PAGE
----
Cas3, which shreds where Cas9 snips, has been used to chew up long stretches of DNA. Even better, it has done so with precision, a quality seldom associated powerful shredding tools. Combining exactitude and voracity, Cas3, as part of a minimal CRISPR system, has deleted genomic regions as large as 424 kb with high efficiency and speed.
This feat was achieved at the University of California, San Francisco (UCSF), where scientists led by Joseph Bondy-Denomy, PhD, selected and modified the CRISPR-Cas3 system used by the bacterium Pseudomonas aeruginosa. This system, the scientists declared, qualifies as a “minimal” Type I-C CRISPR-Cas systems system. That is, it utilizes just three cas genes (cas5, cas8, and cas7) to produce the crRNA-guided Cascade surveillance complex that can recruit Cas3.
After the scientists repurposed the CRISPR-Cas3 system for genome editing, they evaluated its function in P. aeruginosa and three other microbes, Escherichia coli, Pseudomonas syringae, and Klebsiella pneumoniae. For example, the scientists tried in three applications: the single-step deletion of large virulence regions, multiplexed targeting, and plasmid curing.
Details of this work appeared in the journal Nature Methods, in an article titled, “A compact Cascade–Cas3 system for targeted genome engineering.”
“DNA cleavage guided by a single CRISPR RNA generated large deletions (7–424 kilobases) in Pseudomonas aeruginosa with near-100% efficiency, while Cas9 yielded small deletions and point mutations,” the article’s authors wrote. “Cas3 generated bidirectional deletions originating from the programmed site, which was exploited to reduce the P. aeruginosa genome by 837 kb (13.5%). Large deletion boundaries were efficiently specified by a homology-directed repair template during editing with Cascade–Cas3, but not Cas9.”
Gene editing for the development of new treatments, and for studying disease as well as normal function in humans and other organisms, may advance more quickly with a new tool for cutting larger pieces of DNA out of a cell’s genome, the UCSF scientists argued. A candidate for such a tool is the compact CRISPR-Cas3 system derived from P. aeruginosa.
Other CRISPR-Cas3 systems have been made to work in human and other mammalian cells, and that also should be achievable for the modified P. aeruginosa system, Bondy-Denomy said.
The already renowned CRISPR-Cas9 ensemble can be used to rapidly and precisely excise a small bit of DNA at a targeted site. Other methods can then be used to insert new DNA. But the new CRISPR-Cas3 system adapted by the UCSF scientists is different. The key enzyme in this system, Cas3, removes much longer stretches of DNA quickly and accurately.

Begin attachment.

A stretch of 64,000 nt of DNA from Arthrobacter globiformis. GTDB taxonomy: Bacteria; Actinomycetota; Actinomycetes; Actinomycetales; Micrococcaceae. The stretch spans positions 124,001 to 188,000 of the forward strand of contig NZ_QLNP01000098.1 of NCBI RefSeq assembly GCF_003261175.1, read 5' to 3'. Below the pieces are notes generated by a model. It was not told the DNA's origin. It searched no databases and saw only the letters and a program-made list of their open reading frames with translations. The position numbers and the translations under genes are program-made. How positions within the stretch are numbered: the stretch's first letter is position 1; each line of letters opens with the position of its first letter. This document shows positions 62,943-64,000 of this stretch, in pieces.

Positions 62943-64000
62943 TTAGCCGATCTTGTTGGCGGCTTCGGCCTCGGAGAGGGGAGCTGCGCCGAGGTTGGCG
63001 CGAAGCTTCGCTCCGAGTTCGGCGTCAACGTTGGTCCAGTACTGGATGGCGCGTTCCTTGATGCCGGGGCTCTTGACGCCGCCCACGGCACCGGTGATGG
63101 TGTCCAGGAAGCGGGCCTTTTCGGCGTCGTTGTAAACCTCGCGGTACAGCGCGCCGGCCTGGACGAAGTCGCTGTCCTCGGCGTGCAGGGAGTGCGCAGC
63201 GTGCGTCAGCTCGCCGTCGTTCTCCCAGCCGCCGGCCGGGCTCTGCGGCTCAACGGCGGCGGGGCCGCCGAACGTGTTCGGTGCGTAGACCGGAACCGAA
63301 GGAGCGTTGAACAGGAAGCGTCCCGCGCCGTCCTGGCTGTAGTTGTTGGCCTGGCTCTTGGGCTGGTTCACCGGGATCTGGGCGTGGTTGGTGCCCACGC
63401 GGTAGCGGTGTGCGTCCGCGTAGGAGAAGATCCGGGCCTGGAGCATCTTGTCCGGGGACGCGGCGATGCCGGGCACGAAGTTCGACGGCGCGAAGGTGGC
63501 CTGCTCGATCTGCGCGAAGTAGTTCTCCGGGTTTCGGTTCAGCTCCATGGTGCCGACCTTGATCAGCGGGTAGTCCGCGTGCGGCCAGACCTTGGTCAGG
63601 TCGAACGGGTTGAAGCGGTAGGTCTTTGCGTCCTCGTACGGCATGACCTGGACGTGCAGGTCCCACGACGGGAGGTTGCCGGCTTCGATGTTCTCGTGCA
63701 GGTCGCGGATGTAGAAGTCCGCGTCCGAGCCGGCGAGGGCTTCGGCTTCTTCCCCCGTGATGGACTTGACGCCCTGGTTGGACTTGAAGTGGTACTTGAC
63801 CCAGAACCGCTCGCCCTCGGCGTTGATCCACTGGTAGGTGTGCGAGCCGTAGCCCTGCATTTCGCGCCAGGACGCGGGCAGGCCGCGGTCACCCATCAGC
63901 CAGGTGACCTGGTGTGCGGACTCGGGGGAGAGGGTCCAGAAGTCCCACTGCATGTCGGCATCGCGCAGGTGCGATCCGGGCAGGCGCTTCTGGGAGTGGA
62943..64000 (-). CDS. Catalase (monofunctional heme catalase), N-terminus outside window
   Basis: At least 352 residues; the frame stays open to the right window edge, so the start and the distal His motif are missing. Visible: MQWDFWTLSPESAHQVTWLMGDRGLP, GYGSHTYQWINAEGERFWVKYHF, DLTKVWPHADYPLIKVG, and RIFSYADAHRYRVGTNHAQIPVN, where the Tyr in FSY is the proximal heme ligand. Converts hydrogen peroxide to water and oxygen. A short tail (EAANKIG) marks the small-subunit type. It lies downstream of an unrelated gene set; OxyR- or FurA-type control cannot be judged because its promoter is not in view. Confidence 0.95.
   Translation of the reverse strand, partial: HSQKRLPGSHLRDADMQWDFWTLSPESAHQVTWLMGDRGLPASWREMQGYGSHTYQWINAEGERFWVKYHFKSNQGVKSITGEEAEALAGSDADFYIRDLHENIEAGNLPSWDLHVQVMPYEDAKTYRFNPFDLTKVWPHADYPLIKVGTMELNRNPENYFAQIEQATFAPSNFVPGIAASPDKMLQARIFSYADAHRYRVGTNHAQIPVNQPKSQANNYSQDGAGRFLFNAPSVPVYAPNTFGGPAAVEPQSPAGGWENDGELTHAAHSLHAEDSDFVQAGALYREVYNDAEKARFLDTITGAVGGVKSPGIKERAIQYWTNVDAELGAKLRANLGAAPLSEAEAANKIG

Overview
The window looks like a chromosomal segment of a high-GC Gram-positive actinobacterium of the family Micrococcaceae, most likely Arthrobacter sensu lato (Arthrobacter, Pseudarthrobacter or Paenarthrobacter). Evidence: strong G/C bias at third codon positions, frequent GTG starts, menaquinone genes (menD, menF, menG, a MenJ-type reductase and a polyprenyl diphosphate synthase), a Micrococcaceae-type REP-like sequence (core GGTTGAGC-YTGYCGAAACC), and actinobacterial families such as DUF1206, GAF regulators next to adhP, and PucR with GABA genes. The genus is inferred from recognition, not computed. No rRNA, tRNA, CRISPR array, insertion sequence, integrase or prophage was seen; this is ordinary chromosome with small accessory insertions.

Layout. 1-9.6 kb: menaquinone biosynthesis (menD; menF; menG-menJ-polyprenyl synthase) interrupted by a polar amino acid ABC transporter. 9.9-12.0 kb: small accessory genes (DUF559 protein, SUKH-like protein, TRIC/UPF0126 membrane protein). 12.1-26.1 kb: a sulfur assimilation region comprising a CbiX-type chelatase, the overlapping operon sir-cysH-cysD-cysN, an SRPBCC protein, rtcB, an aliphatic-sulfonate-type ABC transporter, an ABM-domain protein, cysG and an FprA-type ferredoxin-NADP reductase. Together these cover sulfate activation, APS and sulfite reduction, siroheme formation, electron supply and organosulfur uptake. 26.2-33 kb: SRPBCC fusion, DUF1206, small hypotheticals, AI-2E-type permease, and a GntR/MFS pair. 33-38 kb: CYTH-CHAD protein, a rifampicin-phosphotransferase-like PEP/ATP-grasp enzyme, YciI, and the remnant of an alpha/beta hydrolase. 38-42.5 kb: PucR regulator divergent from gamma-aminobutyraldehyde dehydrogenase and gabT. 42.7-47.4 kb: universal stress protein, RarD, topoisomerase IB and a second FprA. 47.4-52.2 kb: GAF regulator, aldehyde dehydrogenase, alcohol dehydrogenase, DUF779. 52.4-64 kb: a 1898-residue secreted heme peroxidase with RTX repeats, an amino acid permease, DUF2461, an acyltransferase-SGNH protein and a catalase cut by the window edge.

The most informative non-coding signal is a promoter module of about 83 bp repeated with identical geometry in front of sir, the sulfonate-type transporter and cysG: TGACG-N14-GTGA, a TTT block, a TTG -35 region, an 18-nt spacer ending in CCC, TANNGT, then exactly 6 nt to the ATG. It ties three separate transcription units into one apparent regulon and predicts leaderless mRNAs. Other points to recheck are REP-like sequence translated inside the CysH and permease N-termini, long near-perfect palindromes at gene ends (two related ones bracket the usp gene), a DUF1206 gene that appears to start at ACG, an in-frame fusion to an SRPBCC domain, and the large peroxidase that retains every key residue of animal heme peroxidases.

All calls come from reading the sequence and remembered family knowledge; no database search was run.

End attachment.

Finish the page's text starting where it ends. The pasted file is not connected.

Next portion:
“Cas3 is like Cas9 with a motor—after finding its specific DNA target, it runs on DNA and chews it up like a Pac-Man,” Bondy-Denomy explained. Unlike Cas9, when Cas3 binds to its precise DNA target it begins chewing up one strand of the double-stranded DNA in both directions, leaving a single strand exposed.
The deletions obtained in the UCSF experiments ranged in size, in many cases encompassing as many as 100 bacterial genes. The CRISPR-Cas3 mechanism should also allow for easier replacement of deleted DNA with a new DNA sequence, the researchers found.
“CRISPR-Cas3 is an especially promising tool for use in eukaryotic cells as it would facilitate the interrogation of large segments of noncoding DNA, much of which has unknown function,” the article’s authors added. “Additionally, it was recently shown that Cas9-generated ‘gene knockouts’ (i.e., small indels causing out-of-frame mutations) frequently encode pseudo-mRNAs that may produce protein products, necessitating methods for full gene removal.”
According to Bondy-Denomy, there has been no easy and reliable way to delete very large regions of DNA in bacteria for research or therapeutic purposes. “Now,” he suggested, one needn’t make “100 different small DNA deletions.” Instead, one may make just one deletion and ask, “What changed?”
Because bacteria and other types of cells are commonly used to produce small molecule or protein-based pharmaceuticals, CRISPR-Cas3 will enable biotechnology industry scientists to more easily remove potentially pathogenic or useless DNA from these cells, according to Bondy-Denomy.
“Large swathes of bacterial DNA are poorly understood, with unknown functions that in some cases are not necessary for survival,” Bondy-Denomy elaborated. “In addition, bacterial DNA contains large stretches of DNA imported from other sources, which can cause disease in the bacterium’s human host, or divert bacterial metabolism.”
CRISPR-Cas3 also should also allow entire genes to be inserted into the genome in industrial, agricultural, or even in human gene therapy applications.
In the new CRISPR-Cas3 study, by manipulating the sequences of DNA provided to the bacteria for repairing the deletions, the researchers were able to precisely set the boundaries of these large DNA repairs, something they were unable to accomplish with CRISPR-Cas9.
Bondy-Denomy previously discovered anti-CRISPR strategies that phage evolved to fight back against bacteria, and these might prove useful for stopping the gene editing reactions driven by Cas enzymes used as human therapeutics before side effects arise, or in using phage to remove unwanted bacteria that have populated the gut, he said. Apart from E. coli and a couple of other species, relatively little is known about the 1,000 or so bacterial species that normally reside there.
“Non-model microbes,” Bondy-Denomy concluded, “have largely been left behind in the genetics world, and there is a huge need for new tools to study them.”